Sex Workers and Human Rights
August 12, 2008
Prejudice and ignorance can go a really long way towards sustaining injustice, and that is why I believe that sessions like the one on sex workers rights at the Human Rights Networking Zone was completely necessary.
The presence of sex workers at the AIDS conference was eye opening for me. Being able to hear them speak out about their work in HIV prevention and their struggles in getting their human rights recognized left its mark. During the Sex Work, Human Rights and HIV/AIDS panel in the Networking zone, Melissa Gira from the US moderated Anna-Louise Crago and Dan Allman from Canada, Meena Seshu from India and Ly Pisey from Cambodia in discussing the impacts of the UNAIDS Guidance Note on Sex Work and HIV and the negative way this document portrays sex work, equating it with trafficking and slavery. This is not new, as a matter of fact, I myself have in the past thought of why any woman would want to be a sex worker, that it must be due to lack of other choices and a way out: during the conference I was able to meet dozens of women who set me straight in their perspective. For them, sex work is work, and as Ly Pisey explained, the one complaint sex workers have in general usually has to do with stigma and discrimination for what they do, not with the work itself. Meena Seshu also points that this idea that women should be "freed" from sex work hinders the processes they have set in place to be able to locate those women who are really being exploited trafficked: after all, it is the sex workers who are in contact with new "girls" in the community and who can speak to them about their rights.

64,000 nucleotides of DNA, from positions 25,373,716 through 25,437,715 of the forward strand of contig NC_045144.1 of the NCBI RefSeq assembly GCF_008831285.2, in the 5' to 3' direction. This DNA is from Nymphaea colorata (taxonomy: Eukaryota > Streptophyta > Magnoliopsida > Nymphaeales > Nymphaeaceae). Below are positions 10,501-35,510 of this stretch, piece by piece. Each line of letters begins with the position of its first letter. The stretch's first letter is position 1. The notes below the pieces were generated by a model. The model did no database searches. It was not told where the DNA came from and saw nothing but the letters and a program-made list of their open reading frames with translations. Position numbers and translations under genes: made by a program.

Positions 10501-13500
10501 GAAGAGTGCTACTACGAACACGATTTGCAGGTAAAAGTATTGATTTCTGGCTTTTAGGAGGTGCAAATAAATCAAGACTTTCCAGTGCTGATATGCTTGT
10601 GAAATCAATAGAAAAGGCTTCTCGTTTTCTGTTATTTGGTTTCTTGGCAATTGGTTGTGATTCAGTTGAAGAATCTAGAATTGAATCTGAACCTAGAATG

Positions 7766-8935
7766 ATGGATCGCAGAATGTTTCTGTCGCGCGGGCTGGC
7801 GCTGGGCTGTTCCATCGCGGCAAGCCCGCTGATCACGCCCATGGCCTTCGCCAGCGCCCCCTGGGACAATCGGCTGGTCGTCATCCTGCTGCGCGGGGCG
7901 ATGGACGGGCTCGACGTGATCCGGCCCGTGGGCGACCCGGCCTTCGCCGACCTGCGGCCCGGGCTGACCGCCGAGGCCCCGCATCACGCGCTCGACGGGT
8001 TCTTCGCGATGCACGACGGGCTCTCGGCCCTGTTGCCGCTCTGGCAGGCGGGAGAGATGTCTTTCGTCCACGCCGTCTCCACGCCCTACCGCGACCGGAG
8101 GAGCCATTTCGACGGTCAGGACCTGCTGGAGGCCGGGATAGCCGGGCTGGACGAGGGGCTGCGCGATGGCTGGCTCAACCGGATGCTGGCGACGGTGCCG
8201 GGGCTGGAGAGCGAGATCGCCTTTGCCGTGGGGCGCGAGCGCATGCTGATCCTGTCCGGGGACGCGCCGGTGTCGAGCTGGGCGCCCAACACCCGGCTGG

Anna-Louise Crago's publication for the Open Society Institute's Sexual Health and Rights project, "Our Lives Matter" (you can download it here) brings this message home by case studies from sex worker organizations from all over the world who have come together to discuss these and other subjects: trafficking, stigma, discrimination, health, rights, HIV and STD prevention as well as campaigning for decriminalization.
Ly Pisey also points out that campaigns to liberate women from sex work attempt to send them into work at factories and sweat shops. As she sees it, she would give up her right to chose when and how to work, how much to charge and when to rest to stand in a factory for a starving wage, being told when to use the restroom, having to stand sexual harassment and not being able to talk to her coworkers: the problem is not with sex work in itself, but in the fact that it is illegal. She shows videos of the impact this criminalization has had: sex workers being sent to jail and harassed, prostitutes afraid to carry condoms out on the street for fear of being tagged as sex workers and getting imprisoned, women being sent to prison for as much as 3 months in terrible conditions: no food, no privacy, no hygiene, abuses and medication deprivation.
Speaking to women who deeply care about their work and the rights of their fellow workers was inspiring, and I believe that if policy makers could just sit with these women in the same room and talk about their needs, results in HIV prevention would skyrocket thanks to their input.
This article was provided by Community HIV/AIDS Mobilization Project.
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